This Ensemble is built around percussion and the drum. Lazar counts off the tunes and participates enthusiastically on the cowbell and the tambourim (a small hand drum), generally giving it up to the engaged horn and percussion sections. We notice this Ensemble has a thicker sound than Duran's group, with solos bubbling up from the mix of rhythm, and we find in tunes like "La Samba Me Llama" and "Misterious" that the folkloric melodies and occasionally (omnipresent) clavé beat can strictly define the ensemble's sound.

But mostly the spirited arrangements make full use of the beautiful sound of Catalina Machulec and Joshua Pedroza Alvarez on trumpets, the alto sax of Alex Andresen and the tenor sax of Dan Walsh, and there are the two vocalists, Constancia Lule and Siobhian McGovern, whose unison singing with the trumpet and flute transport us to the floating and lonesome sounds of Brazil.

When Lazar announced the tune, "Nivula Leza Kia", he attributed the arrangement to the wonderful Airto Moreira and Flora Purim. Brazilians. I perked up. Here it was, that mid-tone moan, that sexy gliding, that conversational wordless singing we've loved in the music of Airto Moreira and Flora Purim and in Chick Corea's group, Return to Forever. Lazar hits the tambourim! the horns hit!, and Alex Andresin's alto sax emerges, burning bright as an acetylene torch as the voices sing 'nana-nana-ney-o!', then silence.

The horn section filed off stage for the seventh tune, and Hilario Duran was invited up to play. Hilario is essentially a gracious man, but he simply took over. Working with the bass, drums and percussion, he dug in, amazing us with his fleet straight-fingered attack and moving us with his torrent of sound. (The name of pianist McCoy Tyner kept springing to mind.) I felt that Duran was the flow and the one who united everything. He's such a complete and compelling musician.

Catalina Machulec
On the final tune, as Avital Zemer's gentle guitar segued into a cha-cha-cha, with the horns punctuating the percussion statements, and with Tim Wayne's flute smoothly weaving in and out of the ensemble conversation, it was the two vocalists and again the human voice that brought us back home to Planet Earth.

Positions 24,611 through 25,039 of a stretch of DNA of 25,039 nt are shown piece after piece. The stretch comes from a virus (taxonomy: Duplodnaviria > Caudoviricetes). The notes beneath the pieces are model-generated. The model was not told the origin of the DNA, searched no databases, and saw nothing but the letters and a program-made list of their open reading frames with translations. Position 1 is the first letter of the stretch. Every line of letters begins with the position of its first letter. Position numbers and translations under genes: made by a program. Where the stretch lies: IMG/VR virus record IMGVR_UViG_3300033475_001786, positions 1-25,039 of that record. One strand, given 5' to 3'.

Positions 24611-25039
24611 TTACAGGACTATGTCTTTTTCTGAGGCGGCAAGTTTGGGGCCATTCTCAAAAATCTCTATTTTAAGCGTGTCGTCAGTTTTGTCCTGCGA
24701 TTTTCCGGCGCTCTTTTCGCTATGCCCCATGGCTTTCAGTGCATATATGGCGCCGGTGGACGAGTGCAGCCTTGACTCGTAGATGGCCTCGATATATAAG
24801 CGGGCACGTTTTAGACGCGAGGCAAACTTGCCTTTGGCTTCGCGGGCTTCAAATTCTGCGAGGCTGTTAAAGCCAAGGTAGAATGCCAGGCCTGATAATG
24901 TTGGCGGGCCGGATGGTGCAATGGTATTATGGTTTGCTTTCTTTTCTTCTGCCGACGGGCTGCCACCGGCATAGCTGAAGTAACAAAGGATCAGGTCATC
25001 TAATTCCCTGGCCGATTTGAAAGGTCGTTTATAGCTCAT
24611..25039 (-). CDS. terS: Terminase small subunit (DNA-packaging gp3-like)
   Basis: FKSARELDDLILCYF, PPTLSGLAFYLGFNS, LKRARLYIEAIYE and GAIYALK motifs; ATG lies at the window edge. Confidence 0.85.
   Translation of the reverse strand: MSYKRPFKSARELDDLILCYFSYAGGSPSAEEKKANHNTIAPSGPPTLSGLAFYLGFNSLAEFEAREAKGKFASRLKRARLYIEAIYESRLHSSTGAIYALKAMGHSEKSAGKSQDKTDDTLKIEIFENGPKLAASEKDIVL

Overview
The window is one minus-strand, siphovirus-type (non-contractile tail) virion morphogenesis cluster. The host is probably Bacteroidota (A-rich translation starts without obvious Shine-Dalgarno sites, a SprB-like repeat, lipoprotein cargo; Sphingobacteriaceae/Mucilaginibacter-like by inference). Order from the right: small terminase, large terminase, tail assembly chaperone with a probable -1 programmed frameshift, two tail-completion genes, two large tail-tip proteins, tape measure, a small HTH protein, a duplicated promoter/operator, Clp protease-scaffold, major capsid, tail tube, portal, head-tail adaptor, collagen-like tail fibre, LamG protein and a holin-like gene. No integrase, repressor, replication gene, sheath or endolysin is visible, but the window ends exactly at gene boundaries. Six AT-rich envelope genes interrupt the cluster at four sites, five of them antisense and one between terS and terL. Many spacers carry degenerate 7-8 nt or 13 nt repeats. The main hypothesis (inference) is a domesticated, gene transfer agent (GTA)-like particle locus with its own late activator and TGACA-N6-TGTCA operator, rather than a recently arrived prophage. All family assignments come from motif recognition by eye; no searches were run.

My two friends agreed: it was a pity the auditorium wasn't fuller, but the general listening public somehow doesn't think of music schools as a place to hear music!

Humber College and U of T, to name only two schools, have a full concert year of jazz big band and jazz combos which play at the school and at clubs like The Rex in Toronto.

Look what we got to hear: Hilario Duran and Rick Lazar's Latin Jazz Ensembles at Humber College on this Wednesday night.

On Wednesday, April 13, 2005, at Humber College, 3199 Lakeshore Boulevard West, at 8:00 pm, for the price of a $10.00 ticket, you can hear Montreal singer Ranee Lee in concert with a student ensemble directed by the multi-instrumentalist, Don Thompson; plus, you can hear the Humber Studio Jazz Ensemble directed by trumpeter Denny Christianson.

Check out your local music schools. Start to listen around. You'll be glad you did.

We welcome your comments and feedback
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Report by David Fujino
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Photographs by Roger Humbert